ResultsThe study population was 372370. Men with high MDMS showed a trend towards higher incidence risk for SA due to CVD and MSD [adjusted hazard ratio (aHR) = 2.03; 95% confidence interval (CI) 1.48–2.78 and aHR = 1.20; 95% CI 1.01–1.43, respectively]. Women showed a similar trend for MSD, but MHD had the strongest association (aHR = 4.78; 95% CI 1.97–11.62) for high MDMS. In both sexes, the effect of MDMS was strongest among those without a prior SA. No consistent associations with SA duration were observed.
ConclusionsMultimorbidity increased the risk of incident musculoskeletal, mental and cardiovascular SA episodes but not their duration.
Medical surveillance for occupational asthma—how are cases detected?
BackgroundIn Finland, medical surveillance, including spirometry, is periodically performed for workers who are exposed to agents capable of causing occupational asthma (OA). Although it has been shown that surveillance can detect OA at an early stage, few studies have assessed its benefits or the role of surveillance spirometry.
AimsTo assess the role of surveillance and spirometry in detecting OA and to evaluate the quality of spirometry.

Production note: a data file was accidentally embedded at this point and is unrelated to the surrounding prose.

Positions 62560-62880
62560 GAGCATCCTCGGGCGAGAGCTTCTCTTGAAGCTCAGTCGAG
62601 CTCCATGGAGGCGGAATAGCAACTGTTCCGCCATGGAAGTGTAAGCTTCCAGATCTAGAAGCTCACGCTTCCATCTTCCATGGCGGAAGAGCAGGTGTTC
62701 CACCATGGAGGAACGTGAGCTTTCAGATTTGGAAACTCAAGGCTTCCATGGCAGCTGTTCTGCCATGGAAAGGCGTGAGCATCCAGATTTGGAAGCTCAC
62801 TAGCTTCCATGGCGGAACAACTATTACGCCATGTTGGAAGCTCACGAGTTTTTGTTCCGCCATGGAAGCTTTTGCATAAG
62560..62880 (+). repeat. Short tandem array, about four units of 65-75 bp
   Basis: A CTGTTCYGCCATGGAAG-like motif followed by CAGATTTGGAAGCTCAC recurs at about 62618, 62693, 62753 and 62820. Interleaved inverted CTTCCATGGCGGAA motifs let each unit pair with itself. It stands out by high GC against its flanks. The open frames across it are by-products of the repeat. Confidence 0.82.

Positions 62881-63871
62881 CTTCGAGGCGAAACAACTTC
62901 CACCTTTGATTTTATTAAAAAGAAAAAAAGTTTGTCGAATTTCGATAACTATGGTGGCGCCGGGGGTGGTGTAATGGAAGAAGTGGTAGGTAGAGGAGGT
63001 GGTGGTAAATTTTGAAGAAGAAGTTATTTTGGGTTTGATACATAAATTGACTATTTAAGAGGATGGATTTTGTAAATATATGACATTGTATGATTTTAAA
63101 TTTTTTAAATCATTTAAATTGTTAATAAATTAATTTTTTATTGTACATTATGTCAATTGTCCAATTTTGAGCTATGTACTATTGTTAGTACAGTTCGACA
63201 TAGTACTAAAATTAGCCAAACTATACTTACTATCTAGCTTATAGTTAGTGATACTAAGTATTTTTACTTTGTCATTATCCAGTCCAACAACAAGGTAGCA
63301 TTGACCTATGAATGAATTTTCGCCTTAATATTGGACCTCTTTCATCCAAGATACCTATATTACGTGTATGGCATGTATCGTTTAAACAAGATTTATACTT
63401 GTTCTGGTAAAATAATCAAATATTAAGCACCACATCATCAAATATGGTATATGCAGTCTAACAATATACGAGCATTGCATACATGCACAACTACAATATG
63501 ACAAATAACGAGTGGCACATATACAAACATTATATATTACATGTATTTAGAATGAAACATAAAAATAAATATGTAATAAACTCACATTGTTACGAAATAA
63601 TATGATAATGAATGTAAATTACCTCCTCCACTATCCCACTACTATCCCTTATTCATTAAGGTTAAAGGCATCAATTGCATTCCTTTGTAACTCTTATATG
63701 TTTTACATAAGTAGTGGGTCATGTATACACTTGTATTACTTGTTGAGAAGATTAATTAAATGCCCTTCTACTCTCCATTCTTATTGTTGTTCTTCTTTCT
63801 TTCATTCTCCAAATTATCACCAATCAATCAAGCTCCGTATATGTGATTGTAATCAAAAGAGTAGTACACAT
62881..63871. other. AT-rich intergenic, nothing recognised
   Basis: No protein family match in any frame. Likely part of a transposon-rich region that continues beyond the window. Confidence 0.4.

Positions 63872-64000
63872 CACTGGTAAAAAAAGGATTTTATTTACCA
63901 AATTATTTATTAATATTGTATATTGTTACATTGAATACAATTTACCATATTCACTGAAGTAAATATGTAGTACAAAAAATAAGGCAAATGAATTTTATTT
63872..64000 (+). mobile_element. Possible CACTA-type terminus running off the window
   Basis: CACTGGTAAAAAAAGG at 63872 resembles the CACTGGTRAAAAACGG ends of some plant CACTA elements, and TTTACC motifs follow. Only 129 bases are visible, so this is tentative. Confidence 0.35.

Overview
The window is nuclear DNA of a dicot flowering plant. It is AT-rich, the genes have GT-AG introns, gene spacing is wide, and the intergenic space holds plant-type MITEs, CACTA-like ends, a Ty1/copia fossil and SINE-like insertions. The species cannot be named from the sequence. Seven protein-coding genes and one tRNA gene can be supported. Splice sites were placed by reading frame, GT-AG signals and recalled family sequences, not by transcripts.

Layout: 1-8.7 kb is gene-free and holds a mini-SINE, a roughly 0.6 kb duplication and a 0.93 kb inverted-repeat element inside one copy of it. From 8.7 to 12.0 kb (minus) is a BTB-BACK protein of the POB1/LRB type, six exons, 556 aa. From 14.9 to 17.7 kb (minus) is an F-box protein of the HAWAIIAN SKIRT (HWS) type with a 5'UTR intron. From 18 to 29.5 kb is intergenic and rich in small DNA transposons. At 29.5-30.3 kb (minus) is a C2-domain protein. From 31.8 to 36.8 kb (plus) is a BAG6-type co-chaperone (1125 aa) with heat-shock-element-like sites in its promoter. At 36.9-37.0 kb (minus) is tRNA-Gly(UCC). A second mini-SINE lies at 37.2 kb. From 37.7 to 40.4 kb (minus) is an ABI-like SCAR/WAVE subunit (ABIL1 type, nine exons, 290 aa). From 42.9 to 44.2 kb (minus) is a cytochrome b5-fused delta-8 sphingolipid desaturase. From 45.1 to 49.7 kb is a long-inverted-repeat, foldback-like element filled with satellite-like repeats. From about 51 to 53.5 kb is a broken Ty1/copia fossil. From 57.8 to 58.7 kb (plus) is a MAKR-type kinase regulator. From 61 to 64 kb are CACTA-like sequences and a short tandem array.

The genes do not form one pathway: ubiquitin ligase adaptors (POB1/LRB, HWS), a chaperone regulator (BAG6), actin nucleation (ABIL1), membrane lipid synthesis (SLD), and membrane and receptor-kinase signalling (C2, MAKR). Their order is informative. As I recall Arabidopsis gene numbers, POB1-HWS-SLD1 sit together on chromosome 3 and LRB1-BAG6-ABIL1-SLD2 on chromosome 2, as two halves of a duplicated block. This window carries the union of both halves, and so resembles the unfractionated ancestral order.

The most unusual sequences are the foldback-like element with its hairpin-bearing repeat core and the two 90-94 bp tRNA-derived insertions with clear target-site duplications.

MethodsWe retrospectively reviewed the medical files of patients in health surveillance programmes who were diagnosed with sensitizer-induced OA at the Finnish Institute of Occupational Health in 2012‒14. We collected information on work exposure, respiratory symptoms, healthcare visits that initiated the diagnostic process, first spirometry and other diagnostic tests.
ResultsSixty files were reviewed. Medical surveillance detected 11 cases (18%) and 49 cases (82%) were detected at doctors’ appointments that were not related to surveillance. The median delay from the onset of asthma symptoms to diagnosis was 2.2 years. Delay did not differ between these groups. No cases were detected on the basis of abnormal spirometry without respiratory symptoms. However, five patients (8%) initially reported solely work-related rhinitis symptoms. Spirometry was normal in half of the cases and quality criteria were fulfilled in 86% of the tests.